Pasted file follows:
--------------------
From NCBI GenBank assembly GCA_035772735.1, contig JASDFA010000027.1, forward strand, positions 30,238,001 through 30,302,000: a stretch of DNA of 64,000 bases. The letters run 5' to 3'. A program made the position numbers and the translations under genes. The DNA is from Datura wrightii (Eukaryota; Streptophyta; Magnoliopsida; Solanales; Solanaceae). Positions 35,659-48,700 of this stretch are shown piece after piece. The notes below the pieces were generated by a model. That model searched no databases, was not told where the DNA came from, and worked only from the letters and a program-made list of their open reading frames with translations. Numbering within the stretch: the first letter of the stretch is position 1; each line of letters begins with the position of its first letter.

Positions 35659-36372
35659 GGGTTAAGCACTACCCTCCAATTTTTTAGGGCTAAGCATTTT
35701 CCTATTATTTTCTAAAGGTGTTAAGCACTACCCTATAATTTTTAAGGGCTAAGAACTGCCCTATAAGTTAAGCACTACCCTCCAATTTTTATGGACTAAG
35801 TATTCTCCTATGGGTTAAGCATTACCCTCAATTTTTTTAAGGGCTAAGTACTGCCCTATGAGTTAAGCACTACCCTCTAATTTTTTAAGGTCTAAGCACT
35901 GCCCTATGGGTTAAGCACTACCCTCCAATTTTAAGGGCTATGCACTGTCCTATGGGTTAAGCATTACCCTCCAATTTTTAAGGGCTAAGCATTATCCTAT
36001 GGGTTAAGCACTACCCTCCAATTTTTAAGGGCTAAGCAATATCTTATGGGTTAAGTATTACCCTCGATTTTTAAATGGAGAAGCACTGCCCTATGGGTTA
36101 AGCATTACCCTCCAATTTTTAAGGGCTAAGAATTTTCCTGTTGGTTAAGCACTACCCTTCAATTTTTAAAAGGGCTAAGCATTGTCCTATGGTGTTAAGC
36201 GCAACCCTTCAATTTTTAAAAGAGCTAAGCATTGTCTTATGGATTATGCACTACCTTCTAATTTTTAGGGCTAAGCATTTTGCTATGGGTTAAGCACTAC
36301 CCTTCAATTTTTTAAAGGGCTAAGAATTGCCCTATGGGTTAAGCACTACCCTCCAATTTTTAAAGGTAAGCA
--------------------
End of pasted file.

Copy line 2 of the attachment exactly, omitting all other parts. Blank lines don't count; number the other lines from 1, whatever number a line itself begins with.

Positions 35659-36372